Detection of 4-Hydroxynonenal and Other Lipid Peroxidation Products in the Liver of Allyl Alcohol-Intoxicated Mice
Allyl alcohol has long been known to produce periportal necrosis of the liver in rats and mice (Miessner 1891; Piazza 1915). Also it is known that allyl alcohol is metabolized by the cytosolic enzyme alcohol dehydrogenase to acrolein (Rees and Tarlow 1967; Serafini-Cessi 1972). The latter is considered as one of the most important toxic metabolites responsible for the damage induced by allyl alcohol in liver and other tissues. Acrolein is in fact the most toxic member of the class of 2-alkenals (Beauchamp et al. 1985; Schauenstein et al. 1977), α-β unsaturated aldehydes which also include crotonaldehyde, pentenal, hexenal and so on. Acrolein is a powerful electrophile which reacts even spontaneously with nucleophiles such as sulphydryl groups (Esterbauer et al. 1975). The reaction is markedly accelerated by the activity of GSH-transferases. Cellular GSH is primarily involved in the reaction and the result is a dramatic loss of GSH stores (Hanson and Anders 1978; Zitting and Heinonen 1980; Dawson et al. 1984; Ohno et al. 1985; Jaeschke et al. 1987). The covalent binding of allyl alcohol metabolites to liver cells has been demonstrated with various techniques (Reid 1972).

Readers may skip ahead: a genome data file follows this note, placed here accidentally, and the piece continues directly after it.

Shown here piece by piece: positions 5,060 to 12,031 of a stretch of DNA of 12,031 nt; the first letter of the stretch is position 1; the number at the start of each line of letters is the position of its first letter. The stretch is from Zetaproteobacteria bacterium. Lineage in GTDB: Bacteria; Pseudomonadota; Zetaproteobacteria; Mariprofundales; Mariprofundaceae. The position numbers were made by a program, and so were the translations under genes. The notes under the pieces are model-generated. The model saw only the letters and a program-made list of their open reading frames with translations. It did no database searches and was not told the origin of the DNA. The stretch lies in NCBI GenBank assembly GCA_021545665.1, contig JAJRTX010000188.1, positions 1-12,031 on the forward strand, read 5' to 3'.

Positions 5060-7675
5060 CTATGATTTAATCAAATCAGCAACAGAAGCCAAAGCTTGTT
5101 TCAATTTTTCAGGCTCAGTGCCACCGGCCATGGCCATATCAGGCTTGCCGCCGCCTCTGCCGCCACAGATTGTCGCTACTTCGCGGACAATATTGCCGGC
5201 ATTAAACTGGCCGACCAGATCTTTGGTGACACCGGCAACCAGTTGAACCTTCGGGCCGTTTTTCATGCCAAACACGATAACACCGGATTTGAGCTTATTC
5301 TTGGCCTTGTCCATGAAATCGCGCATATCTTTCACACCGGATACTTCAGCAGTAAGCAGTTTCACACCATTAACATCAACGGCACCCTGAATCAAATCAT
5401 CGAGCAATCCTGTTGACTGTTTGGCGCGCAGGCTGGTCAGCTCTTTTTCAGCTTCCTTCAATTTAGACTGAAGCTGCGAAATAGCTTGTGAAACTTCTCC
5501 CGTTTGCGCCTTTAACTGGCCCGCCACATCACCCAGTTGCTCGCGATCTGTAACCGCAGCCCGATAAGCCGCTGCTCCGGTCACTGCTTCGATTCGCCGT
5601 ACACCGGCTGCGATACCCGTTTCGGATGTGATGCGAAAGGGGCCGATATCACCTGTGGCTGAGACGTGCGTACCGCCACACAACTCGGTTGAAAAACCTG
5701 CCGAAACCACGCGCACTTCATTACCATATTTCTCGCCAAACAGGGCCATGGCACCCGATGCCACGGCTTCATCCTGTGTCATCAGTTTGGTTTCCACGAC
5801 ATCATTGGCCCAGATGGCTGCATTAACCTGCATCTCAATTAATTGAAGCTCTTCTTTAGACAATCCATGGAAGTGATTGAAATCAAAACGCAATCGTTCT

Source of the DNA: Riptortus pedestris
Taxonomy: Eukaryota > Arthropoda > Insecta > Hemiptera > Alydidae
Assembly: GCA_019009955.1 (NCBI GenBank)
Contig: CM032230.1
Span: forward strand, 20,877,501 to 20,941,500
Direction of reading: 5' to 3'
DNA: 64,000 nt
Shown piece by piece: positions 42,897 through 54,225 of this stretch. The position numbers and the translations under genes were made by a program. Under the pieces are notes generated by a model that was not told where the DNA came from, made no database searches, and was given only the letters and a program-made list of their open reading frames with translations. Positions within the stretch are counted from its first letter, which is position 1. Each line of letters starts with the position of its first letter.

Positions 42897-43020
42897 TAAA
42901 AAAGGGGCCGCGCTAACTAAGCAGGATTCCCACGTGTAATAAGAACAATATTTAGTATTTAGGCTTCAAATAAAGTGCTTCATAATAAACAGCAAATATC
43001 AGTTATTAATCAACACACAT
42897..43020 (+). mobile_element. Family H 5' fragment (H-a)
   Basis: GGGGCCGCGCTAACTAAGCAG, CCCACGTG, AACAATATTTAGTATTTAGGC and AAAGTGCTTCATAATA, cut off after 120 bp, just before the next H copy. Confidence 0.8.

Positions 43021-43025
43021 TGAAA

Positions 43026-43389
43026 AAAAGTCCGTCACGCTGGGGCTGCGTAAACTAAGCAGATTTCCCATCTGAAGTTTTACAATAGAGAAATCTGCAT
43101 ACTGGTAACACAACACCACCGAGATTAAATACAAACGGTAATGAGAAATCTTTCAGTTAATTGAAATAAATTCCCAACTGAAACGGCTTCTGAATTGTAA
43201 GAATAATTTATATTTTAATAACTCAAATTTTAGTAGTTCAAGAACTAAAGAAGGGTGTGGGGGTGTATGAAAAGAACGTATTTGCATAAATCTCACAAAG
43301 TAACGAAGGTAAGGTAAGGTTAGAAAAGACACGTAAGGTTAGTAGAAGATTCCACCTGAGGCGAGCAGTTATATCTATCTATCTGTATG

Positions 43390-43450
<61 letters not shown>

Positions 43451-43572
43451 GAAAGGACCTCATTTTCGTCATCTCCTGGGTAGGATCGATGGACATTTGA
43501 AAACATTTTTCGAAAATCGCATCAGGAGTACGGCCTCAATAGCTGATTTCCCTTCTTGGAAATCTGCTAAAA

KeywordsGlutathione Aldehyde Thiol Dichloromethane Styrene
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